Pyramid to Become ‘Cypress Swamp’

By Bill Dries

Memphis City Council members seem ready to put Bass Pro Shops in The Pyramid, as the council will vote on a lease between the company and the city next month.

The council this week got its first detailed look at the lease as well as some new drawings for what The Pyramid would look like with the outdoor retailer calling it home.

“We’re at a point where it appears to be that … we’re resolved that we are going to do this,” Memphis Mayor A C Wharton Jr. said at the end of the meeting. “Let’s just make sure that we have our questions answered and that it’s in the best interest of the city and Bass Pro.”

The design theme for the superstore and other parts of the project is, in a word, “swamp.” As in “cypress swamp,” according to architect Tom Marshall.

“The cypress swamp will essentially be like a gunite pool at the base of the arena level,” Marshall told council members at Tuesday’s council executive session. “Those cypress trees would rise up into that large void and for the first time fill that void of The Pyramid structure itself.”

There would be a second level with walkways through the treetops and the top of a waterfall to the ground level. Marshall described that and another upper level as the “mercantile” levels with lots of retail activity including tentative plans for a bowling alley and almost certainly at least one restaurant of some kind as well as an aviary for ducks and other birds indigenous to the area flyway.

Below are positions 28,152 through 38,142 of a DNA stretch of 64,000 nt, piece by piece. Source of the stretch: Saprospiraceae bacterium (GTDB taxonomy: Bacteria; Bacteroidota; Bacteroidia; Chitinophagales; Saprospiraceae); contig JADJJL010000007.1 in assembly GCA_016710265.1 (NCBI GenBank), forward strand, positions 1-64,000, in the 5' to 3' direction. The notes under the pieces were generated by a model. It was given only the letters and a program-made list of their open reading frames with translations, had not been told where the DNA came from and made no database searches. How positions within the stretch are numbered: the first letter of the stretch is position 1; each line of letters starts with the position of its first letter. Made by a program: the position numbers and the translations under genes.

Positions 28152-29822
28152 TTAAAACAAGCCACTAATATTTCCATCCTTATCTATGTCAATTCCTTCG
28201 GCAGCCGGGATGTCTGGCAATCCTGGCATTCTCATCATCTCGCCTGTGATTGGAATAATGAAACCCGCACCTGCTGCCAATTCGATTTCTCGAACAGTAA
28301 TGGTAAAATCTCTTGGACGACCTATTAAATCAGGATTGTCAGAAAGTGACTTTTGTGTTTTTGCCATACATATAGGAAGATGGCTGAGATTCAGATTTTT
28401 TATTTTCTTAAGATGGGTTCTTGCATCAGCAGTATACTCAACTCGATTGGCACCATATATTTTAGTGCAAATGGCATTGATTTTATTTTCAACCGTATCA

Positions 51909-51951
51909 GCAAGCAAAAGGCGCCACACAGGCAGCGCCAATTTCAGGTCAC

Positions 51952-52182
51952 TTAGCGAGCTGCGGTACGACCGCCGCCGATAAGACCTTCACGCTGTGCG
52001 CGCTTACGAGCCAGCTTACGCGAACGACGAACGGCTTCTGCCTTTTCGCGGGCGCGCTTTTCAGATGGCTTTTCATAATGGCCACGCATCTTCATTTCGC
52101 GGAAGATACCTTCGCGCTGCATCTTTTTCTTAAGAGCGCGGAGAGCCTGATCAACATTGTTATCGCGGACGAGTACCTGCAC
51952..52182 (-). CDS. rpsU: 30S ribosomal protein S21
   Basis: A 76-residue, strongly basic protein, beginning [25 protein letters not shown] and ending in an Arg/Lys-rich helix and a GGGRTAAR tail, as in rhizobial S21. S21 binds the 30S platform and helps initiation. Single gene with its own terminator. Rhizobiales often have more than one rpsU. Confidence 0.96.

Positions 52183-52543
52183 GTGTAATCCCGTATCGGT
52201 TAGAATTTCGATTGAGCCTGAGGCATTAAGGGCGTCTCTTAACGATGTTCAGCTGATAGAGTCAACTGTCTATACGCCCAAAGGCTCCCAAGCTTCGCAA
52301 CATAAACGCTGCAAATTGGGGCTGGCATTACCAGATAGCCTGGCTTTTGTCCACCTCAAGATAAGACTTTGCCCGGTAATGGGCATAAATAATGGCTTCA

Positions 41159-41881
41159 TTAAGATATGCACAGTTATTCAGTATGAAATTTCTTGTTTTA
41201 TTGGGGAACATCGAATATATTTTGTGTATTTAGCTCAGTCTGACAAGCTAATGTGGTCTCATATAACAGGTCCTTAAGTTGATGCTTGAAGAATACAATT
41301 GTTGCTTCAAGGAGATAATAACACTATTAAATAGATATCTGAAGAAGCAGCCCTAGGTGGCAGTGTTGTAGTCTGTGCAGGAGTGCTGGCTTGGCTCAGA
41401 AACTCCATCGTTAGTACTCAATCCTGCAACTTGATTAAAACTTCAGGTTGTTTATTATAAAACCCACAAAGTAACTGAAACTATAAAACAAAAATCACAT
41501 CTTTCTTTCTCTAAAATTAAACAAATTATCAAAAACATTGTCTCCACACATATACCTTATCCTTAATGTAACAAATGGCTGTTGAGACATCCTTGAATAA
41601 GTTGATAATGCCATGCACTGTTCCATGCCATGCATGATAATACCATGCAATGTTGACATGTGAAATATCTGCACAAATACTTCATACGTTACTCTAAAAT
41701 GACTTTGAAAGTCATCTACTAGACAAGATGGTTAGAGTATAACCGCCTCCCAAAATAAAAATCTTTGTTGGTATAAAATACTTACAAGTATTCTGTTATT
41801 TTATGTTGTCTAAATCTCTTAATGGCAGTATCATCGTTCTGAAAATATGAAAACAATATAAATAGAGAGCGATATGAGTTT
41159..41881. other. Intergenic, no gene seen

“It’s going to be a really go-to place,” he said. “It’s not just a store.”

Bass Pro Shops president and CEO Jim Hagale was in town for the presentation. He said the company is “excited” to be “a little bit of a catalyst” for development beyond The Pyramid. He said Bass Pro Shops founder Johnny Morris will also be personally involved in the planning of the attractions.

Meanwhile, Wharton told council members the city will put up a total of $60 million that will be broken down in three parts.

The city, as landlord, will spend $20 million to provide a “warm lit shell” for Bass Pro Shops. “Warm lit shell” is a standard term in such contracts for providing a building that has the basic necessities. The amount includes $4 million to $5 million for seismic retrofitting, removing the seating bowl in what was once a 20,000-seat arena, improving flood pumps and making a wooden flood wall a concrete flood wall to be like the other flood walls on the western side of The Pyramid.

The city will give Bass Pro Shops $30 million toward the improvements the retailer will make in the building.

And the city will spend $10 million to buy properties around The Pyramid for future development. Some of that property is land between The Pyramid and St. Jude Children’s Research Hospital that is part of the business district called The Pinch. “Some of it will be coming south out of The Pyramid. We don’t own all of that,” Wharton said before declining to be more specific about the land involved.

All of the city’s contribution to the project would be in the form of state and federal funding and financing to be paid off with state sales tax revenue that would flow back into the project through a Tourism Development Zone.

“These are not hunches. We’ve used some of the best economic experts in the business who have no affiliations with us,” Wharton said later. “They have no reason to puff. They are not getting a contingent fee out of what we make.”

Wharton said he is confident of the sales tax projections.

“We tested them and retested them,” he said. “Nothing has happened to undermine our confidence in the projections that we’re basing them on.”

Attorney Hunter Humphreys also explained to council members that a rent offset allowing Bass Pro Shops to count any property taxes it might pay on improvements would not apply to something like the hotel Bass Pro Shops plans to build as a separate structure outside The Pyramid itself.